Senior Electrical Engineering Specialist Igor Bulanyy is no stranger to the trade. Celebrating his five-year anniversary with the utility this year, Igor’s rich knowledge of the sector includes a Master’s degree in electrical engineering from Kiev Polytechnical Institute and more than 45 years of industry experience. “I’ve being doing electricity my whole life,” said Igor. “I became interested in it in 8th grade as a hobby and then it became my profession.”

Igor works out of the North Service Center Annex and lives in Edmonds with his wife. In this week’s (spot)Light, he shares his interests, including one buzz-worthy passion: beekeeping.

Igor with an educational poster he made about the benefit of bees and their impact

 

“I’ve been lucky to meet good people at City Light. My partner Carey Deutscher was (and still is) my main mentor in this position. Our job duties are challenging. We investigate and interpret any power quality related issues for our customers. Things like radio frequency interferences and electromagnetic fields. My personal interpretation of this position is an ‘electric detective.’ Every case is different which provides me with an endless opportunity to learn something new. It’s a challenge I really enjoy.”

“In 1995, my wife and I came to Seattle because we thought it had similar weather conditions as our home country of Ukraine. The combination of the forests, rivers, lakes and mountains with the city’s urban infrastructure gives us an opportunity to implement our optimistic intentions, hobbies and use our skillsets in the best ways.” “I have many hobbies, but my dominant interest is beekeeping. It’s something I was learning from my father for about 30 years. It was here in the states that I had the chance to take this on by myself and, over the years, the hobby has turned into a lifestyle—a permanent necessity.”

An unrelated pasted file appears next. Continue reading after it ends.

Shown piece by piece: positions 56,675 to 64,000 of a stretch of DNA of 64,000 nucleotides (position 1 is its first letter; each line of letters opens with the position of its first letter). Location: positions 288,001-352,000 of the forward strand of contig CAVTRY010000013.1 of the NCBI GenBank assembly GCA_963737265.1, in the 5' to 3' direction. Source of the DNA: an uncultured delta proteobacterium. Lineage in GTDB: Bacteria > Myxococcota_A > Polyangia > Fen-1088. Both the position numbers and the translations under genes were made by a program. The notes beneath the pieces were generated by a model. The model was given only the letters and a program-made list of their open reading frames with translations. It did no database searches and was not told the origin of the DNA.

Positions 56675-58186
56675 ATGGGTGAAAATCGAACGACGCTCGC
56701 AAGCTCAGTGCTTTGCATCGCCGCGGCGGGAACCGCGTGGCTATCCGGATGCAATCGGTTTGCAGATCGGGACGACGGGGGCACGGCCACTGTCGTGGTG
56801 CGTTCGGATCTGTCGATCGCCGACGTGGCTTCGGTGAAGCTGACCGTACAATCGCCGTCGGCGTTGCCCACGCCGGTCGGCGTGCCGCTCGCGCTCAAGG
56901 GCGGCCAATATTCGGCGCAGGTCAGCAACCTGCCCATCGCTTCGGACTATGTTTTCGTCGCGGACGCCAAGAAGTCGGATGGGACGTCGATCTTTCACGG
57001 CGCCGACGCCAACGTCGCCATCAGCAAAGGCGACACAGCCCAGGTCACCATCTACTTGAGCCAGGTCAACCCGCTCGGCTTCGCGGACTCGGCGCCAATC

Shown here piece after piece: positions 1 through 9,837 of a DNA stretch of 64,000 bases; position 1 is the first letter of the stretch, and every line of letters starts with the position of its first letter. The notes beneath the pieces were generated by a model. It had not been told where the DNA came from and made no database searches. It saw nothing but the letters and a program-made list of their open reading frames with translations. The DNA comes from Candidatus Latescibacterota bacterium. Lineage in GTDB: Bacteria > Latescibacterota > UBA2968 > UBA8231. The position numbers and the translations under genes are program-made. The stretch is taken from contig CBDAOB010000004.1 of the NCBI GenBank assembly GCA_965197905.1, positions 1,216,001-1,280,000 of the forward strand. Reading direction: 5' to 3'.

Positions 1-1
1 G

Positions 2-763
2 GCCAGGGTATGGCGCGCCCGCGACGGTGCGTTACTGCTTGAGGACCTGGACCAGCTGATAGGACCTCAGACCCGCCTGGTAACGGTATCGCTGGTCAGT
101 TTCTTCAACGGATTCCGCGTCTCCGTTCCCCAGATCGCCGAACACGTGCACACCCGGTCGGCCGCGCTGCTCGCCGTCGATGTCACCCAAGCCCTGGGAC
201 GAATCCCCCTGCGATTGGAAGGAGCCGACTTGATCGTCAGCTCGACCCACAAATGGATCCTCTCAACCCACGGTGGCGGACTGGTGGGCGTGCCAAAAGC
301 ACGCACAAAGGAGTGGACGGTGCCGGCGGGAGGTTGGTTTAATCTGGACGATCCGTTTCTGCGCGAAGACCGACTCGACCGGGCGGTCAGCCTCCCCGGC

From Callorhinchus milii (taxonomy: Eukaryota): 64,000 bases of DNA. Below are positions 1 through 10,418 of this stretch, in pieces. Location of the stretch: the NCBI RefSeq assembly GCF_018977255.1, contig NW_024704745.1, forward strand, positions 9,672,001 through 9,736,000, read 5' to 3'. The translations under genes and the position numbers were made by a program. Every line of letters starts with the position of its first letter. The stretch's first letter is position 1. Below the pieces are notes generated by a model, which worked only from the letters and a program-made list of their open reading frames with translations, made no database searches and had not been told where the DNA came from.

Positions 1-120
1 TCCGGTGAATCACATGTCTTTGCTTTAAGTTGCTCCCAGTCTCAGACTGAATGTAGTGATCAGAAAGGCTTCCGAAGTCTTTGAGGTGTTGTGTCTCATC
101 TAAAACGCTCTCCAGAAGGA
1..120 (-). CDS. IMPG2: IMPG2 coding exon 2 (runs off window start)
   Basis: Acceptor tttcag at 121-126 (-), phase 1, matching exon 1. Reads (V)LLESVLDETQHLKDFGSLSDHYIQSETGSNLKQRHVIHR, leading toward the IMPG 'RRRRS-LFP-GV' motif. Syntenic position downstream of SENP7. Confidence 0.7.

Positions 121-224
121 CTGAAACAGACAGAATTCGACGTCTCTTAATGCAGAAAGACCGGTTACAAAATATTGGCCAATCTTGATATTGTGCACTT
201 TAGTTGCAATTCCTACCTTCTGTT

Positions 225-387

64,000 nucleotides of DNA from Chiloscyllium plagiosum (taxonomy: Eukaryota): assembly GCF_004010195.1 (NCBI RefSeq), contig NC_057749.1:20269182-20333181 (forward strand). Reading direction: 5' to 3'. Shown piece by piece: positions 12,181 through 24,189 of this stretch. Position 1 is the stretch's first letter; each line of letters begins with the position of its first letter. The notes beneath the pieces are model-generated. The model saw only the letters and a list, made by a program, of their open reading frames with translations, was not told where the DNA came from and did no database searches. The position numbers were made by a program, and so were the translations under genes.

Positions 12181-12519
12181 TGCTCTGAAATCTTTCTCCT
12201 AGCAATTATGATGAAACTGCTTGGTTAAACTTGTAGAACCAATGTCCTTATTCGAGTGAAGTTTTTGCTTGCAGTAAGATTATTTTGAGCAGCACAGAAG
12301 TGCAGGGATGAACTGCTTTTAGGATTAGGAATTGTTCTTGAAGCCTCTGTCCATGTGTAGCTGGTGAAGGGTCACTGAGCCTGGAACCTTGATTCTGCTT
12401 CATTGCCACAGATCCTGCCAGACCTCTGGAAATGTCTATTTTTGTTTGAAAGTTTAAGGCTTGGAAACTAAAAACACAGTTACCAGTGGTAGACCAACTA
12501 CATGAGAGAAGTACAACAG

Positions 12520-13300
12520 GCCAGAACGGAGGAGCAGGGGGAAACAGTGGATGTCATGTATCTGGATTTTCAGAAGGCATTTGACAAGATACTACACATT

“I’m a member of the Puget Sound Beekeepers Association, and keep my bees in a rented backyard space in the university district. After work, I ride the bus and make a transfer to another bus to go take care of my bees. I do this at least twice a week and on the weekend. Right now, I have four colonies. I’ve had as many as eight hives at a time—it just depends on the seasons and the conditions. The number of bees per hive also depends on the season. During winter, there can be 3,000-5,000 bees per hive and in the summer as many as 50,000 or more.”

“I never use gloves when I’m with my hives. I like to feel the detail of everything. However, if there’s a situation where I get stung, I take it as a very good benefit. Among beekeepers it’s known that bee venom can help lower arthritis. Bees aren’t only about pollination and honey—they offer other health-related benefits making them irreplaceable on our planet and in our lives.” “I encourage beekeeping for two reasons. The first is to share my experience and knowledge with others. A goal of mine is to encourage and assist people throughout the utility to learn more about bees. The second is that we cannot survive without bees. The bee colony is the ideal society—interesting, multi-dimensional and followed by instincts only. There’s something to learn from them.”